Even when a vision of the past is technically inaccurate, it can still be hugely revealing of the time in which it was made. Nancy F. Cott argues, for example, that although Bonnie and Clyde takes great liberties with the history of America in the 1930s, it is nevertheless genuinely imprinted "with 1960s themes of youth revolt and women's liberation". Bonnie and Clyde, argues Cott, even looks like a 1960s picture. Some films, on the other hand, mix great fidelity in period detail with glaring errors in the larger story. In the 1935 version of Mutiny on the Bounty, for example, Dening tells us that MGM went to enormous lengths to use genuine 18th-century wooden legs, but made the error of affixing one of them to an historical character who was, in reality, entirely sound in mind and (both) limbs.
This heady combination of fact and fiction is a feature of many "historical" films. Richard White explains that in The Last of the Mohicans director Michael Mann combines authentic details of both past and present in jarringly anachronistic combinations so as to assemble "a junkyard full of motifs" and thus create a picture of Indian life which is, "to put it generously, postmodern".
Errors of omission are matched by those of commission in movie history as much as in any other history. William Manchester notes the inclusion, for example, of a "completely bogus" maiden speech in Young Winston but feels the film is all the more remarkable for what it disregards of the young Churchill's family life. Clayborne Carson declines to dwell too deeply on the overt inaccuracies in Spike Lee's Malcolm X, but specifically lists the episodes he feels the film has either skated over or ignored completely. Similarly, William E. Leuchtenburg laments that All the President's Men suggests that Richard M. Nixon was forced to resign simply because of the revelations of two Washington Post journalists.
Truth, as every historian knows, is a very difficult concept. Similarly, as Leuchtenburg points out, "a film can be accurate without being true." This is a truth that ought almost universally to be acknowledged, and leads scholars in many fields, not only in history and film, to wonder to what extent the truth is not always best served by mere facts. As anthropologist Joanne Rappaport observed of the novels of Gabriel Garcia Marquez, they seek quickly to record the truth of the Columbian experience "before the historians have time to arrive". Social memory comprises so much more than historical fact. This social memory contributes, in turn, to social action. If movies reflect and contribute to the social memory, then movies have a value to academics far beyond their factual (in)accuracy. If, as Stanley Karnow argues, Oliver Stone's JFK is the truth for many students, then to point out any inaccuracies and fabrications within the film is a vital but only partial obligation. If a film is palpably inaccurate, then scholars should be equally concerned to discover the reason for those inaccuracies, the continuing appeal of such films in the face of their inaccuracies, and the potential consequences of an inaccurate social memory.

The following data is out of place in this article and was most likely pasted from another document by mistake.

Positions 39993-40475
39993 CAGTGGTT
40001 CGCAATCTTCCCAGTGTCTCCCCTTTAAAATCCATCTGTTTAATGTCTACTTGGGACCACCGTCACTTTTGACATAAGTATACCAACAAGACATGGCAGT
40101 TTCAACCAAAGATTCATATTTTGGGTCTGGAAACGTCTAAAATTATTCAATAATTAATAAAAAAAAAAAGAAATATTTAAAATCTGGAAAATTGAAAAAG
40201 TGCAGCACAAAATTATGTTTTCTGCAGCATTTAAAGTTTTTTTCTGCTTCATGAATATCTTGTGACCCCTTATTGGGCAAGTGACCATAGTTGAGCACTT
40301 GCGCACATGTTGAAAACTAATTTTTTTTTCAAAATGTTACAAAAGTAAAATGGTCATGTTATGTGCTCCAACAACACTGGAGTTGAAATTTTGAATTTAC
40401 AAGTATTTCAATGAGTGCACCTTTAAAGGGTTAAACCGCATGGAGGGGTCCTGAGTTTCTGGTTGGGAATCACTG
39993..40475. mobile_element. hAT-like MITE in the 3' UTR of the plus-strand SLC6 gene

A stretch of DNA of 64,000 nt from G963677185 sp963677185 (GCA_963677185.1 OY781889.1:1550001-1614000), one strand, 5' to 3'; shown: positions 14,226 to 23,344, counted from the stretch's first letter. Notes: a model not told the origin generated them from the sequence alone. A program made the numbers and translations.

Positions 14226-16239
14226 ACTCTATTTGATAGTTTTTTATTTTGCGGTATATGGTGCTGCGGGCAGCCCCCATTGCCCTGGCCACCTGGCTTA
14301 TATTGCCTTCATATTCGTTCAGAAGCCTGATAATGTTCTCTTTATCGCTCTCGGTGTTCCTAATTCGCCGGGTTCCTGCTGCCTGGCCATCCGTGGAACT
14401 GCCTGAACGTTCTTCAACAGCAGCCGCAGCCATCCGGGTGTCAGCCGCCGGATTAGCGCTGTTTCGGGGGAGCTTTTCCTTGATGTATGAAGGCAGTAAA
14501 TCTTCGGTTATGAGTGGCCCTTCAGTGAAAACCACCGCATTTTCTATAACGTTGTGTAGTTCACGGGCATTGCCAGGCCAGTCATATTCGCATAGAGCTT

It is for reasons such as these that there is today a growing scholarly interest in the complex confluence between history and film. Past Imperfect provides a stimulating contribution to the debate.
Richard Howells is lecturer in communication arts, University of Leeds.
Past Imperfect: History According to the Movies
Editor - Mark Carnes
ISBN - 0 8050 3759 4
Publisher - Henry Holt
Price - $30.00
Pages - 304